Ray Merena, professional numismatist, dies
- Published: May 27, 2013, 8 PM
It was perhaps fitting, when numismatist Raymond N. Merena retired from the hobby in 2000, that the Professional Numismatists Guild presented him with its Lifetime Achievement Award to recognize he dedicated nearly four decades of his life to the PNG.
Mr. Merena, 75, of Vero Beach, Fla., and Wolfeboro, N.H., died May 21 in Marblehead, Mass., from complications of Alzheimer’s disease. Mr. Merena not only dealt with his illness for 10 years, he also actively supported research and fundraising for a cure.
A PNG member since 1974 who held Life Member No. 231, Mr. Merena served as president of the prestigious dealers organization from 1995 to 1997.
PNG also recognized Merena with its Abe Kosoff Founders Award in 1997.
When partnered with numismatist Q. David Bowers for some two decades in Bowers and Merena Galleries, where Merena served as president, Merena helped bring major collections of United States coins to the auction floor, including the collections of Louis E. Eliasberg Sr., Walter H. Childs and Aubrey Bebee, and portions of the holdings of Virgil Brand and the Norweb family.
After Mr. Merena was diagnosed with early onset Alzheimer’s disease in 2003, he and his wife, Patricia, became advocates and fundraisers for research, understanding of the disease, and part of a research project at Penn Memory Center of the University of Pennsylvania in Philadelphia.
Entering the hobby
A native of Johnson City, N.Y., Mr. Merena was a graduate of Cornell University with a degree in mechanical engineering. He served for a time as an employee of the New York Electric & Gas Corp.
He entered numismatics in 1962 after becoming acquainted with Jim Ruddy, then Bowers’ partner in the Empire Coin Co. Mr. Merena was hired as Empire’s director of research, soon shifting into general manager duties.
When Paramount International Coin Corp. in Englewood, Ohio, bought Empire in 1965, Merena moved to Ohio to become the firm’s manager of the foreign coin division and later the manager of the rare coin division.
In 1971, Merena became Paramount’s vice president, and subsequently its general manager as well.
In 1974, Mr. Merena was elected to Paramount’s board of directors. During his Paramount tenure, the company expanded from a staff of 24 to nearly 200 employees in Ohio, with five wholly owned foreign subsidiaries.
One of the employees Mr. Merena hired during his tenure was David W. Akers, who later became a prominent numismatist and author.
In November 1976, Mr. Merena left Paramount to open his own rare coin shop, Empire Numismatics, in Binghamton, N.Y.
In the meantime, in 1971 Q. David Bowers and James Ruddy had formed a new business, Bowers and Ruddy Galleries, in Los Angeles. Ruddy retired from the firm in 1977, though the company continued to operate under that name into late 1982 before being dissolved when Mr. Merena and Bowers teamed up again.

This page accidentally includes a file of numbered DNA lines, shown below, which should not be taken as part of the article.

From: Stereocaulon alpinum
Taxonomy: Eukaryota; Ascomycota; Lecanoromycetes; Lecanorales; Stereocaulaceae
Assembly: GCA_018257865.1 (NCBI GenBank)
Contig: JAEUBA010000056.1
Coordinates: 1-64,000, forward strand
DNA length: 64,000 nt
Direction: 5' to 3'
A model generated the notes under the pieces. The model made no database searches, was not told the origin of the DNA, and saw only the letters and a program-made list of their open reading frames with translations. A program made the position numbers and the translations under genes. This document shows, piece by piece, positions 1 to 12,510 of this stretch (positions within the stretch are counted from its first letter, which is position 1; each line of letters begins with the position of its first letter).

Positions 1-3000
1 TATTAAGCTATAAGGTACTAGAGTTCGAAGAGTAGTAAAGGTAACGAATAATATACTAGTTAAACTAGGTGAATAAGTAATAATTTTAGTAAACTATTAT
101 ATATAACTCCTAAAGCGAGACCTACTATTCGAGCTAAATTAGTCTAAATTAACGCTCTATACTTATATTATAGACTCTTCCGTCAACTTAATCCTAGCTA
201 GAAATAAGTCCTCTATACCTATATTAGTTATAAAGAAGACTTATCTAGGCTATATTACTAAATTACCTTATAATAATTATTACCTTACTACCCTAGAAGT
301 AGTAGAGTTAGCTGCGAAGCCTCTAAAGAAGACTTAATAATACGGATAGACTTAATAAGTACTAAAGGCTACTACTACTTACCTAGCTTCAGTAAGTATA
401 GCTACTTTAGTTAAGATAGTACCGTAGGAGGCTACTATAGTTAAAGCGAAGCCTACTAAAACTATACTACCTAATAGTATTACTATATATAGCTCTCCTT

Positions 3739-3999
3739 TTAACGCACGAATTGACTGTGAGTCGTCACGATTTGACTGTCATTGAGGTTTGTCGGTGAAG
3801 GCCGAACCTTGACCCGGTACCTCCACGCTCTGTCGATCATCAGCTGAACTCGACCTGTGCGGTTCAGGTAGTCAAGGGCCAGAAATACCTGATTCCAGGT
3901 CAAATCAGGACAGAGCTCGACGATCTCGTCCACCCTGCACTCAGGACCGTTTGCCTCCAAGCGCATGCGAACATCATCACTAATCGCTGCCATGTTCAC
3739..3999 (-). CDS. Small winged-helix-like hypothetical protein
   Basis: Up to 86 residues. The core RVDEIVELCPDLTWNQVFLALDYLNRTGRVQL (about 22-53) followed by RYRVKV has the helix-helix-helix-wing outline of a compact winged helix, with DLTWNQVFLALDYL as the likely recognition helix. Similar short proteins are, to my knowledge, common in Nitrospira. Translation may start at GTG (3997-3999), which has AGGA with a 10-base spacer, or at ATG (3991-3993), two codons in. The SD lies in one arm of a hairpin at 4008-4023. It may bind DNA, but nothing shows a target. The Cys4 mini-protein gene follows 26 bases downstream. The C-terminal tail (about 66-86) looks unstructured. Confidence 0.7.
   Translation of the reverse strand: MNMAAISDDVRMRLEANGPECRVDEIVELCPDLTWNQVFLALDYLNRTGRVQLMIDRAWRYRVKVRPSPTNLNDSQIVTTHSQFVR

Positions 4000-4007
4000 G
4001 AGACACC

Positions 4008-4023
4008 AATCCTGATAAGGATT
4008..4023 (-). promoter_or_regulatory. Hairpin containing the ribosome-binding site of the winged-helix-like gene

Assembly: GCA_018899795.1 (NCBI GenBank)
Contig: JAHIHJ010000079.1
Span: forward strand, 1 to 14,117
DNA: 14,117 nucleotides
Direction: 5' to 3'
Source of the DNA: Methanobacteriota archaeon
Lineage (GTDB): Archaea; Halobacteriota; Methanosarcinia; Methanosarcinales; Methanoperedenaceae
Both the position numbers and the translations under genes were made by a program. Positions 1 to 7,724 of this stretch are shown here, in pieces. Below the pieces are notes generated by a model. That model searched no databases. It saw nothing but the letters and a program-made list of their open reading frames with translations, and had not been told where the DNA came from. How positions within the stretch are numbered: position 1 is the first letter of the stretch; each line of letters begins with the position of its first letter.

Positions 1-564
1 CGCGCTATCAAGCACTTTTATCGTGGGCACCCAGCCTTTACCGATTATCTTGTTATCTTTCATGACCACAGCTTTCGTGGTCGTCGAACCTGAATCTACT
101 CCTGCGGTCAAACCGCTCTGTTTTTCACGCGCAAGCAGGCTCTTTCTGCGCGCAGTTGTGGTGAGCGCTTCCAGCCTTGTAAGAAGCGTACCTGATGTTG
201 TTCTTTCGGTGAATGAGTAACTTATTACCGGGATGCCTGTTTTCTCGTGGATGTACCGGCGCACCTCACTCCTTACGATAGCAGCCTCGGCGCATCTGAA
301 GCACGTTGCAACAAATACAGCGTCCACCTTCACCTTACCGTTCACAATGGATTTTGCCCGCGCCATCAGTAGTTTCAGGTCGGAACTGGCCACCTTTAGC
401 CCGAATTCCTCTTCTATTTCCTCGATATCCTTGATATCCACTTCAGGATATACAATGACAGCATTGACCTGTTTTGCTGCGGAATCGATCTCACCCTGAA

Late in 1982, the two men together formed Bowers and Merena Galleries in Wolfeboro, N.H.
Bowers and Merena Galleries handled many rarities and “name” collections. Mr. Merena supervised the production of auction catalogs, among his many duties.
Merena was a life member of the American Numismatic Association. Merena unsuccessfully ran for a seat on the ANA Board of Governors in 1985.
During the 1980s, Merena served as an instructor at the ANA Summer Seminar.
Mr. Merena also served for a short period as a pricing analyst for Coin World.
He was a member of the American Numismatic Society and Numismatic Literary Guild.
During his numismatic career, Merena was keenly interested in counterfeit detection, and specialized in coins of the United States, Great Britain and Canada.
Upon learning of Merena’s passing, numismatic stalwart Harvey Stack, a competitor at Stack’s, commented by email to Q. David Bowers: “I remember him from the days of Empire Coin Co., to his work at Paramount, to his work with you and the forming of Bowers & Merena, his work with the PNG during my tenure and later as President, his interest to make the numismatic hobby grow, the various IAPN [International Association of Professional Numismatists] trips we met on, and the long friendship.
“It is friends like him who I always cherished, even [though] we were competitive, and all the years we met at conventions to exchange ideas.”
Upon Mr. Merena’s retirement in 2000, Bowers commented: “During the course of Bowers and Merena Galleries, Ray has always tended to the business end of things — permitting me to engage in the fun of writing books and catalogs, doing research and, of course, buying, selling and cataloging coins.”
Mr. Merena’s ownership interest in Bowers and Merena Galleries was later bought out when the firm was sold to and became a division of Collectors Universe in early 2000.
During his years in Wolfeboro, Mr. Merena was an active member of the community, donating land to community development, helping to establish the town’s annual musical festival, Great Waters, and supporting its World War II museum, the Wright Museum.
An accomplished pianist, Mr. Merena especially liked playing progressive jazz. He was a modest and reserved man, but always enjoyed lending his baritone voice to any gathering of singers.
Golfing in Florida and boating on Lake Winnipesaukee in New Hampshire were among favorite pastimes.
In addition to his wife of 51 years, Patricia, Mr. Merena is survived by a son, Mark Merena; two daughters, Caroline Merena and Sara Merena; and five grandchildren.
A memorial service for Mr. Merena will be held June 1 at All Saints Church, in Wolfeboro, N.H. Burial will be private.
Contributions in Merena’s memory may be made to Penn Memory Center, Alzheimer’s Disease Center, ATTN: Chelsea Brand, 3615 Chestnut St., Room 236, Philadelphia, PA 19104. ¦
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